This movie, when someone gets hurt, they get hurt and when someone gets hit, they get hit. It all feels very tactile. I like comedy to be very tactile.
AVC: That kind of realness helps a movie age well, too.
PF: I like old things from back then because the rules are different, but you immediately tap into what the rules are. There’s a war on but, again, I like those kinds of motivations. I’m a big fan of primal-need comedy, where you have to eat and you have to stay alive. I find that much more interesting than, “We’re looking to get laid!” For so many years of my career after Freaks And Geeks, I’d get sent all these stories about teenagers trying to lose their virginity, and I find that to be very boring to watch. I don’t like the stakes of it because it’s very sexual. You want that in your life but, at the same time, I process how I’m looking for something different than somebody else does, and it’s too crude. The Three Stooges are always looking for a free meal, and I get that. I get those stakes because when you’re hungry, you do stupid things. I don’t want to say I like more innocent comedy because I do R-rated stuff, but I like to think there’s a bit of—innocence is the wrong word—but I try to make it not mean-spirited even though there’s a lot of mean-spiritedness going on.
6:11 a.m.: Bridesmaids (2011)
PF: The Heat has so much swearing in it; I think we’re at 200 “fucks” and 100 “shits,” but what I like is that at all the test screenings we do, a lot of people think it’s a sweet movie. You’re like, “Wow, there’s a lot of people getting killed,” but I think the underlying motivations are kind of pure for all the characters.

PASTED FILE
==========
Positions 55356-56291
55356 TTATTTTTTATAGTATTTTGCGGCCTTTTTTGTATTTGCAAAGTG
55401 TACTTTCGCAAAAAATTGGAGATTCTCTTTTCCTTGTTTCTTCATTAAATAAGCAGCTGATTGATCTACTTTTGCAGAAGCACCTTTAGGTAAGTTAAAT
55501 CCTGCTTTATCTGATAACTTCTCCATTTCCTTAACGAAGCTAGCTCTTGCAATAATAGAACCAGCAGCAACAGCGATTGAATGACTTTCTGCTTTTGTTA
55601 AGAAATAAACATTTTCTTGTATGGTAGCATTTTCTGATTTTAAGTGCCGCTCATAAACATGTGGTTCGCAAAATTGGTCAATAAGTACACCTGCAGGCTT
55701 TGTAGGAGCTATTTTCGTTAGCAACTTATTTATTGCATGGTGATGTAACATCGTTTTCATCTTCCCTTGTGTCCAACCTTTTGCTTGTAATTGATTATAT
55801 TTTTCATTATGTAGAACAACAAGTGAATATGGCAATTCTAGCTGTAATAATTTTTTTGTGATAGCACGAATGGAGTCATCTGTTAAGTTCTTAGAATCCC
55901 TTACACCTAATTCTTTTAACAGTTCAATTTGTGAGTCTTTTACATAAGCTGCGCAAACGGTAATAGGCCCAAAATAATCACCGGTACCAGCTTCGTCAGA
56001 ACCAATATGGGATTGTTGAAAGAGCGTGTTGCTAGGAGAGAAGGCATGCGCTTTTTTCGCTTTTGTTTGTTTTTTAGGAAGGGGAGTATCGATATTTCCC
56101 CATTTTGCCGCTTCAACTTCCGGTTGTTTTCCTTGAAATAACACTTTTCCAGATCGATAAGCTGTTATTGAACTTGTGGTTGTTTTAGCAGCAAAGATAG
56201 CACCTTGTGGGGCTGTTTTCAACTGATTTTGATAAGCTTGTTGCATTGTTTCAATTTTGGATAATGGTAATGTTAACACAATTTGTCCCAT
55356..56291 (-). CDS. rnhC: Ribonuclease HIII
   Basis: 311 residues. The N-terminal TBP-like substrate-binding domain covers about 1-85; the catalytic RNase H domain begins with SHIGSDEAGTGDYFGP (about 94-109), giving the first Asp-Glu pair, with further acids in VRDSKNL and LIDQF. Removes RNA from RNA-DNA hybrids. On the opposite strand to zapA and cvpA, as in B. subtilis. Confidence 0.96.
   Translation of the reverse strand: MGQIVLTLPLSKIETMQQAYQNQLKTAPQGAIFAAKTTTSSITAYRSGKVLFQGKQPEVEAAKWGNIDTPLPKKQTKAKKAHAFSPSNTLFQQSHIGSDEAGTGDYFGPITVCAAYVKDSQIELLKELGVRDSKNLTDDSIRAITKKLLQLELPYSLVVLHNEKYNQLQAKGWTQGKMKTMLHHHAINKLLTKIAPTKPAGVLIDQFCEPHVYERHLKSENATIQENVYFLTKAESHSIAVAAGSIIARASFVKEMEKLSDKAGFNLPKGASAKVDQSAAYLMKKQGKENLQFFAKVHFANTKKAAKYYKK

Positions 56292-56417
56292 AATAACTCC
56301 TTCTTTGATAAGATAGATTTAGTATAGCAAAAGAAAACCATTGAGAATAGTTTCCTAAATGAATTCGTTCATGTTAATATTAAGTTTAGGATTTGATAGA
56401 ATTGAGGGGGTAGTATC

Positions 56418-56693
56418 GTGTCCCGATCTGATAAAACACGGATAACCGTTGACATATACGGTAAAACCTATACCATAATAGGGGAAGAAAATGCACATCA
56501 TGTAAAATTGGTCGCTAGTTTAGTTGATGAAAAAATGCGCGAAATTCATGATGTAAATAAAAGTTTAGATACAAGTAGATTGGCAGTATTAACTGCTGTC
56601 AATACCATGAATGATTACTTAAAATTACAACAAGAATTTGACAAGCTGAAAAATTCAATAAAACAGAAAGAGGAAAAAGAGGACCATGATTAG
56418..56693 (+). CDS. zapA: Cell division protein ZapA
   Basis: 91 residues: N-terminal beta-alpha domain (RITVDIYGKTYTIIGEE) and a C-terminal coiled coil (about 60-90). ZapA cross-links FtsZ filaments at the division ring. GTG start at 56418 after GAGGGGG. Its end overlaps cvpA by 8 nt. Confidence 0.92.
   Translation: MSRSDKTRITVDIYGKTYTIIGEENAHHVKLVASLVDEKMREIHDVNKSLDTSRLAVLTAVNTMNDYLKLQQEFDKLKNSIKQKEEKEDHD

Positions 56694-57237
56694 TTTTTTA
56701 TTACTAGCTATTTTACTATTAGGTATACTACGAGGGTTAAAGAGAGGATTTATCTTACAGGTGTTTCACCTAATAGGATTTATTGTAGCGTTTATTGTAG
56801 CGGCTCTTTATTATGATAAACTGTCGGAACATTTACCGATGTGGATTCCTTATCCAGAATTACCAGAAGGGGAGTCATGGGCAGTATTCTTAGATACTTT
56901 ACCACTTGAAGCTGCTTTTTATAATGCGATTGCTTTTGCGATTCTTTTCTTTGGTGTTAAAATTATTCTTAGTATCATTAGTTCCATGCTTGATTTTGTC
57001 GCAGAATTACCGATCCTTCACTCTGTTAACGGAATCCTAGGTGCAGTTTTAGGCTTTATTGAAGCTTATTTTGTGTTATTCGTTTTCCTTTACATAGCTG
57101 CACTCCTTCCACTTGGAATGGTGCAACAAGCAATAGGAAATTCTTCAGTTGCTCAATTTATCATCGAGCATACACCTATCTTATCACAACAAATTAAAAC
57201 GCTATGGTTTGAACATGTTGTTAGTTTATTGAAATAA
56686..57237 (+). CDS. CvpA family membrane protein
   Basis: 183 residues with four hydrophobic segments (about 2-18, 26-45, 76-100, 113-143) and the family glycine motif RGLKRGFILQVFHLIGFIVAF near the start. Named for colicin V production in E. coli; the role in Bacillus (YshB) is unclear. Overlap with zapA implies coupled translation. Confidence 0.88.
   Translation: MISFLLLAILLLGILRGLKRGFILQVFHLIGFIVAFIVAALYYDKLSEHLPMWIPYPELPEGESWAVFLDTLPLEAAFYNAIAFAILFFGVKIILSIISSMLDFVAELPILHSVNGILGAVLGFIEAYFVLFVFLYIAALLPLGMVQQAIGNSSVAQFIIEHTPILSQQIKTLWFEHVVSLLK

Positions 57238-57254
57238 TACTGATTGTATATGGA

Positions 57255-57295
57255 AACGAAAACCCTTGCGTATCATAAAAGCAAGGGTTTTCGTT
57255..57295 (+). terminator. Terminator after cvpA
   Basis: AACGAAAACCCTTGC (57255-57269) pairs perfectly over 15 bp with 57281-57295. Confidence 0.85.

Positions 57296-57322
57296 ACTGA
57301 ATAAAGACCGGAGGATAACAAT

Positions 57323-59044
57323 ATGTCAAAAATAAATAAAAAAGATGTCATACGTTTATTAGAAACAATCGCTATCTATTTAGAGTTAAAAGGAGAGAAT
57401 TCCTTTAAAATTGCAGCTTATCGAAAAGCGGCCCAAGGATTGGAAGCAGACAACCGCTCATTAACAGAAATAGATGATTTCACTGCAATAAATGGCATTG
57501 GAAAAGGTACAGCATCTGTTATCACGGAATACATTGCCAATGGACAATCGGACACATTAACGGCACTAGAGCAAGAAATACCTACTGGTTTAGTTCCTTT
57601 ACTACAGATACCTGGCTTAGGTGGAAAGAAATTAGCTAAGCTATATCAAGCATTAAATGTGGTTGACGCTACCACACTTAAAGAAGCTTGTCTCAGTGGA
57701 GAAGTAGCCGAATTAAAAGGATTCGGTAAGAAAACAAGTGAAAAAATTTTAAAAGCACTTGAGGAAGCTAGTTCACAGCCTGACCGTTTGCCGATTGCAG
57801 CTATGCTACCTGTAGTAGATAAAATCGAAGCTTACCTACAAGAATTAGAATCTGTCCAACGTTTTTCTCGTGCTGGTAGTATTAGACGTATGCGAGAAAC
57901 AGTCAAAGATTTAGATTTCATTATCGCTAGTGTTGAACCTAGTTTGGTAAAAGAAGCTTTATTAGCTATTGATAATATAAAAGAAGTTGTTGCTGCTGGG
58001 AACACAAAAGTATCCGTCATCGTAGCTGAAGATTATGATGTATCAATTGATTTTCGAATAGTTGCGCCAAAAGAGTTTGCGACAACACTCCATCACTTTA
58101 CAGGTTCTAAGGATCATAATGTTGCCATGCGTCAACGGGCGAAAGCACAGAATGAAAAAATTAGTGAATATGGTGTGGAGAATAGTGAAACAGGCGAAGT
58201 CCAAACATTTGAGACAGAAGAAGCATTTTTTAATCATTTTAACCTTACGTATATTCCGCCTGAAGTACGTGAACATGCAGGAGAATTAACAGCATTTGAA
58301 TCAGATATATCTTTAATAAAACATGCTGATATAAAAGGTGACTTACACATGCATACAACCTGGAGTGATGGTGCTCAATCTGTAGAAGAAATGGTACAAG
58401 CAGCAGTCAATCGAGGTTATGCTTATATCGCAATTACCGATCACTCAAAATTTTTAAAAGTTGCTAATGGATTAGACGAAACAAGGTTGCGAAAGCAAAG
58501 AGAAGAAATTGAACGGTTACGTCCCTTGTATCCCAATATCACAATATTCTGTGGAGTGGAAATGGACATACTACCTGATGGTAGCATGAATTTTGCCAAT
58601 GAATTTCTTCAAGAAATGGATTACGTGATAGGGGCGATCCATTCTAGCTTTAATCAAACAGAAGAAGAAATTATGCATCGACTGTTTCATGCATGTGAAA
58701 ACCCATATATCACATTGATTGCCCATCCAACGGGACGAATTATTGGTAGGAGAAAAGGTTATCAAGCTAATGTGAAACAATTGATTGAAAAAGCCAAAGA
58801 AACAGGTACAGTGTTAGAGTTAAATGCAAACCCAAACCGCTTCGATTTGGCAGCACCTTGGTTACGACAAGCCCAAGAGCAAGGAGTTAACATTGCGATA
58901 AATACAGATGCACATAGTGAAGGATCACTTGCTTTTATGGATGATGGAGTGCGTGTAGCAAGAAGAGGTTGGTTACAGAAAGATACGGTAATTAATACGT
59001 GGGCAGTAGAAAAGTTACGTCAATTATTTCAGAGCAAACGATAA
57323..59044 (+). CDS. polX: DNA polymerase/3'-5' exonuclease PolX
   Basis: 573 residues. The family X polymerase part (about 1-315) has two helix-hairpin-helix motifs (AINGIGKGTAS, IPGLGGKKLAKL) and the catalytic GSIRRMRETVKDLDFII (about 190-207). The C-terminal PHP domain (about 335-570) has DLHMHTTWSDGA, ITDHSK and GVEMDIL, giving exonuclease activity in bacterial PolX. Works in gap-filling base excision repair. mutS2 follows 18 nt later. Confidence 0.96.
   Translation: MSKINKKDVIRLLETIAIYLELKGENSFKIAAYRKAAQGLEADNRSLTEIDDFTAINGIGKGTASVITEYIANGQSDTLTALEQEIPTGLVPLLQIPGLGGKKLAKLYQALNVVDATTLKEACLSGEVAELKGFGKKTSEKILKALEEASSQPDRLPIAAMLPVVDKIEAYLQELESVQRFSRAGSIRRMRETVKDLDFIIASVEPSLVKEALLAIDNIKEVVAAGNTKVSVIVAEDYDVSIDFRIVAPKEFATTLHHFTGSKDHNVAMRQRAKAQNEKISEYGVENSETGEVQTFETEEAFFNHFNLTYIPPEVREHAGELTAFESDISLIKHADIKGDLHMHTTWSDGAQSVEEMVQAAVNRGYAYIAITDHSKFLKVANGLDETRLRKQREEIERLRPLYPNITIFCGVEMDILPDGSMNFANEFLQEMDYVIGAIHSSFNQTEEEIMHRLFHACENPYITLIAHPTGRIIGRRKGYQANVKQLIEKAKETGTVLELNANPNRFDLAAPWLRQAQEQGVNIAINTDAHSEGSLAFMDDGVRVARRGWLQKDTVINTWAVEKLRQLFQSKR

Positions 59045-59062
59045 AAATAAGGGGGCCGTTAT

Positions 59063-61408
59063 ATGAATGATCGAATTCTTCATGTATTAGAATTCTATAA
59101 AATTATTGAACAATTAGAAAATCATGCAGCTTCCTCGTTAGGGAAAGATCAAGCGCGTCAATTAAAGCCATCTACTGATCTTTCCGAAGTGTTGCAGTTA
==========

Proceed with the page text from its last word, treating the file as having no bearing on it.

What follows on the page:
That’s what I liked about Bridesmaids, too: You don’t want to lose your best friend. That’s a very sweet motivation.
AVC: Also, with swearing, aren’t we at a point where if there weren’t many swears audiences would say, “Well, cops swear more.”
PF: That is 100-percent why I love R-rated comedy. Because of the Internet, we’re just getting more and more tapped into honest real life. I’m 50 now, so nobody ever swore on TV when I was growing up. But when you went the movies and heard swearing, it was kind of shocking. Now everything we are consuming is much more realistic.
When I first came into this movie, there was this big debate. They were like, “Do you see this movie as PG-13?” And I said, “No, it’s R. It’s a hard R.” Fox doesn’t release a lot of R-rated movies, so they debated it and said they’d go for it.
If anything ever feels held back, that’s bad. In the audience, you’re like, “That’s weird. Those are bad guys and they aren’t swearing.” If they’re talking cleanly, I’m like, “Bad guys don’t really pull their punches that way.” I think people need that and they want that, and they’re putting it through the litmus test.